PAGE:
These services use "pixels" – trackers embedded in websites – to gather data about visitors. The data collected includes viewed products, search histories, chosen options and frequency of site visits. The possibilities are limitless. Data from users is analysed, creating detailed profiles to facilitate targeted advertising and personalised content delivery. Picture your Facebook timeline: relevant news, articles and adverts are displayed as if someone had handpicked them for you.
This is no coincidence, as the gathered information helps companies identify their target audience, reach potential customers and adjust to their requirements. The more thoroughly a business understands the preferences of its potential customers, the better the conversion rate will be from visitors to customers, and from customers to regulars.
Using pixels is relatively straightforward. By accessing the appropriate control panel (such as Google Analytics or Meta Business Settings), a hidden tracking tool can be added to a website with only a few clicks. This tool will record and send visitor activity to various analytics software for processing.
Businesses using pixel tracking receive analysis on a great deal of data. For example, Facebook's tracker records 17 different events related to a website visit. It keeps track of the user's purchased items, subscriptions, wishlists and shopping cart contents. The service provider registers this information, linking it to the visitor's IP address, device, geographical location and even screen resolution.
The user data collected in this process is not only accessible to the company using this service, but also to the service provider (e.g. Meta) itself, which may store its data on users in the European Union as well as in the United States.
With the European Commission's adoption of an Adequacy Decision on the Framework Agreement with the United States in July, the use of tracking services – and the transfer of website visitors' data to the United States – will be significantly easier. No longer will additional safeguards like standard contractual clauses or transfer impact assessments be required, provided that the recipient service provider is on the US privacy framework list and has been verified by the company sending the data.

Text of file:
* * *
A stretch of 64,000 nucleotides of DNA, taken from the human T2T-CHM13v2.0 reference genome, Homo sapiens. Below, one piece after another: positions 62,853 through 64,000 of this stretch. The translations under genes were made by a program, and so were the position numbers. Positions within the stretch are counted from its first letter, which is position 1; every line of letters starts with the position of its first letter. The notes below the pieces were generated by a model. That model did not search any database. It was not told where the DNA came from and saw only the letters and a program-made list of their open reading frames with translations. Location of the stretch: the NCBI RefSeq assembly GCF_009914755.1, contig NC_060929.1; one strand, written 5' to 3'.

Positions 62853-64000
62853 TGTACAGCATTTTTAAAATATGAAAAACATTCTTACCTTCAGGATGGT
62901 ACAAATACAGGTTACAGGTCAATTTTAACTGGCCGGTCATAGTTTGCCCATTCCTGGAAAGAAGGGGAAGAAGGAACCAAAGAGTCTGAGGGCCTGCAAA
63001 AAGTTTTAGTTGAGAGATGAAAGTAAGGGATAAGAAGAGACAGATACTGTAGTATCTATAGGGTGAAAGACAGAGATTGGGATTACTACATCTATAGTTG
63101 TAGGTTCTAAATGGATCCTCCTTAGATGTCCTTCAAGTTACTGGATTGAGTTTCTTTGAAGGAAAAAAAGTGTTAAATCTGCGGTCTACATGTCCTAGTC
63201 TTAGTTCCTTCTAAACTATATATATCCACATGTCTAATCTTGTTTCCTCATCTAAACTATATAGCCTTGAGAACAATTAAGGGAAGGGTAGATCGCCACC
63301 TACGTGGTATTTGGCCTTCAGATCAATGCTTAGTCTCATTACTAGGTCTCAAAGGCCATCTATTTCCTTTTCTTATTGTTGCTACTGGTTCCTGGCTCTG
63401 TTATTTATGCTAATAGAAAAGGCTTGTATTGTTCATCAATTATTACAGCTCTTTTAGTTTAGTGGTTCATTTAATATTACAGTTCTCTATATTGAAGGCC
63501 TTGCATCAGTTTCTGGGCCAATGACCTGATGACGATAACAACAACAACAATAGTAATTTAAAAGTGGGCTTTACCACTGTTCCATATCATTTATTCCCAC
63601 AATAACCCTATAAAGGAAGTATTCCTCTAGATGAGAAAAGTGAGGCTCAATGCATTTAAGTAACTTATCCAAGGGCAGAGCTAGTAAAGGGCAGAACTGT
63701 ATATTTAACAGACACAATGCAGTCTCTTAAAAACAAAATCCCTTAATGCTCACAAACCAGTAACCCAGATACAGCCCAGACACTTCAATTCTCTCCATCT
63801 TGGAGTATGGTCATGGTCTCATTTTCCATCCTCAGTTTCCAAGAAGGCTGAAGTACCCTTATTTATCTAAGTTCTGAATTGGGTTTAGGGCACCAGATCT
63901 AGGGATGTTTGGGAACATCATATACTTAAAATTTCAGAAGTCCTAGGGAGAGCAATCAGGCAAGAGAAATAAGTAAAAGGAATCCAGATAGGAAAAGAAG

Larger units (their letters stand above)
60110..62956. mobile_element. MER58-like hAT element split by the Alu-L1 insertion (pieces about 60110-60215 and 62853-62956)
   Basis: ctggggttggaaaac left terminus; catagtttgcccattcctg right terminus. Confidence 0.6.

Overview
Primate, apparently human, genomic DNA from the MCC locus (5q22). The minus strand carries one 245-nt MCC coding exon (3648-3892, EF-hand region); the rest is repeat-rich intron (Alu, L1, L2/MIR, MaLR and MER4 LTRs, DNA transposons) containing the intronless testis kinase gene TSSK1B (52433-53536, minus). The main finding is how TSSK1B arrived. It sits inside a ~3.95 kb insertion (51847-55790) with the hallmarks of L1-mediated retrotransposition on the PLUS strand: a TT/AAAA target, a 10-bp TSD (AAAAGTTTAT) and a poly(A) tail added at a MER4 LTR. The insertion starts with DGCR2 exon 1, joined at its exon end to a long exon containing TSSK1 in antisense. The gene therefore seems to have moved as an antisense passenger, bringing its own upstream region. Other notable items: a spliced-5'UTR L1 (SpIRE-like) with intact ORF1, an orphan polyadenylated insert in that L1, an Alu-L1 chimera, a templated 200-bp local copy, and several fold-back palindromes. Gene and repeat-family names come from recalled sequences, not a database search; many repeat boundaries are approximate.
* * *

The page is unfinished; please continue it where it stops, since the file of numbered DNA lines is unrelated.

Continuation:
However, businesses and marketing agencies may not be aware that using analytics services demands the consent of website visitors for their data to be processed and transferred. Users must be notified in advance and in a clear and specific manner of the data collection process so they can provide their consent.
A major concern regarding pixel tracking is the lack of transparency in the data collection practice. Many website visitors are entirely unaware that their data is continuously being collected and analysed as they browse through trackers integrated into the website code.
To preserve the trust of customers and abide by applicable data protection laws, it is crucial that businesses provide their website visitors with detailed information about the circumstances in which their data is collected and transferred.
The consequences of failing to disclose this information can be serious, as demonstrated by the HUF 10m fine levied by the National Authority for Data Protection and Freedom of Information (in Hungarian: NAIH) against TV2 Media Group. Thus, it behoves every responsible enterprise to not only be aware of how these tracking services work, but to provide complete and transparent information to website visitors and adhere to all data protection regulations.